April 7, 2022 7:02AM

Tom Smith, the former Scotland prop who played a key role in the British and Irish Lions' series win in South Africa in 1997, has died. He was 50.

The Scottish Rugby Union (SRU) announced Smith's death on Wednesday, He was diagnosed with colon cancer in 2019.

"Pound for pound, he probably was Scotland's greatest international," SRU chairman John Jeffrey said.

Smith played 61 matches for Scotland from 1997-2005, helping the country win the Five Nations title in 1999 -- its most recent championship win in the northern hemisphere tournament. He captained the team, too, for a period from 2001.

His career highlight was undoubtedly the Lions tour in 1997, for which he was selected despite having played just three times for the Scots by that stage.

Smith played in all three Tests against the then-world champion Springboks which the tourists won 2-1. He retained his place in the Lions team for the 2001 tour of Australia, again playing all three games in a tight series won 2-1 by the Wallabies.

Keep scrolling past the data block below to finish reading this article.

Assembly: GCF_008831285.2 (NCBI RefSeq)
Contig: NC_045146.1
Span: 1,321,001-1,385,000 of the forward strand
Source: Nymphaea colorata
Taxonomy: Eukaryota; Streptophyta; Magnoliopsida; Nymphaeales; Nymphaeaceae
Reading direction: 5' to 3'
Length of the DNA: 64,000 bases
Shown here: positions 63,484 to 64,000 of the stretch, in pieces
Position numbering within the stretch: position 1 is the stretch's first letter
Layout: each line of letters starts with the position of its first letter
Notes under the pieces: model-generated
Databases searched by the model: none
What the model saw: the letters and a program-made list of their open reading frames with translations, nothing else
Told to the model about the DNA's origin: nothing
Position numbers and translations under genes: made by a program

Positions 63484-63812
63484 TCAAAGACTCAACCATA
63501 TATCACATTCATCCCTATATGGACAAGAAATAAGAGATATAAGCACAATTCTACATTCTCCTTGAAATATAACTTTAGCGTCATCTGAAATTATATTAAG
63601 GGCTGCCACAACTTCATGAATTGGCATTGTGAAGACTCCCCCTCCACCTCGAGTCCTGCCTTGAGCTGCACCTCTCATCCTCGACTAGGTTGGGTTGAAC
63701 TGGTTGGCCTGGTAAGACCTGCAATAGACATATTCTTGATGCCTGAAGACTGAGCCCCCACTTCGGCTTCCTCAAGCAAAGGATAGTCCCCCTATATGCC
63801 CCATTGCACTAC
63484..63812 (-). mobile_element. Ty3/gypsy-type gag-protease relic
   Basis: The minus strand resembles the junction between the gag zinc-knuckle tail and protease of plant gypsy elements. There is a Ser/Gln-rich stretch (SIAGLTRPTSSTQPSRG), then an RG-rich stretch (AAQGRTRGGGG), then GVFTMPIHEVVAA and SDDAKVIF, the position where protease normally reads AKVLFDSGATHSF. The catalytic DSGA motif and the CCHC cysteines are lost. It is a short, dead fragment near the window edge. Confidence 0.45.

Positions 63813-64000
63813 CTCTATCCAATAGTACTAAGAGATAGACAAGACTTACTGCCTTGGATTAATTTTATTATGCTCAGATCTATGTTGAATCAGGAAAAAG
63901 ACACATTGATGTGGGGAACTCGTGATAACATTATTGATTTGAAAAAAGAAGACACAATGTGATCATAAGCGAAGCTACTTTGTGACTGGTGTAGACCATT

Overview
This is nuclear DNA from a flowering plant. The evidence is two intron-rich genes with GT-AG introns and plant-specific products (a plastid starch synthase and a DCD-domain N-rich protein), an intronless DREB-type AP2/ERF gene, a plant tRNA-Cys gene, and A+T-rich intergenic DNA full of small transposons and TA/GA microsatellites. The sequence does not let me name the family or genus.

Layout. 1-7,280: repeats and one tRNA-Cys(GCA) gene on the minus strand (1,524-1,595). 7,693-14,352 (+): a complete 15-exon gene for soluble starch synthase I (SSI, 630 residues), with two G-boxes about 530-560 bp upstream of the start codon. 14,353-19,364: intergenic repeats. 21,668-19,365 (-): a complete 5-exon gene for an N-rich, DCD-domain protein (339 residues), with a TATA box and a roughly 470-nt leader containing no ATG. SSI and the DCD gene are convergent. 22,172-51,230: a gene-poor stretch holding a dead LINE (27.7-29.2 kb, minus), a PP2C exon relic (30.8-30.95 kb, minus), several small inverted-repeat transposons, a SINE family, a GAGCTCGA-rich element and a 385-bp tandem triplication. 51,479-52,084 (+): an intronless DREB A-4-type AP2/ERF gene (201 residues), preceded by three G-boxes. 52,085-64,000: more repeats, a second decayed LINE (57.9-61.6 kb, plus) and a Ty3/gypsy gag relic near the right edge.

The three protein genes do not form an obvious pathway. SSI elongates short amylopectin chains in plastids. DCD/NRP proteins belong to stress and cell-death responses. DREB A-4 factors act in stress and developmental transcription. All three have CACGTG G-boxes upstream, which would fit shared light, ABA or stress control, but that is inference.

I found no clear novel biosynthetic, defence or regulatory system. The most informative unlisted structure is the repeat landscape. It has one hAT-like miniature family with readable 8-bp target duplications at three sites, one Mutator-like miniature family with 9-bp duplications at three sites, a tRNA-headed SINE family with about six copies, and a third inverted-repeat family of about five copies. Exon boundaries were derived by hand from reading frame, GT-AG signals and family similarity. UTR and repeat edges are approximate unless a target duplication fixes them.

Small and squat, he had the power of a forward but the handling skills of a back. He was shy, humble and highly respected.

"Tom was simply inspirational," former Scotland teammate Chris Paterson said.

"He was someone who had an aura that I didn't experience with any other player and commanded instant respect.

"As well as being a wonderful rugby player, he was a lovely, warm generous person and made you feel 10 feet tall when he spoke to you."

To current Scotland coach Gregor Townsend, who also played in the Lions team in 1997, Smith was "one of the toughest and most skilful players I had the pleasure to call a teammate."

"He succeeded in the most challenging of environments and kept up a high level of play well into his thirties," Townsend said.

"Tom also did a tremendous amount for charitable causes and was a great family man. I am convinced that he will be regarded as one of our best ever players."

After retiring as a player, Smith was forwards coach at Edinburgh and Lyon.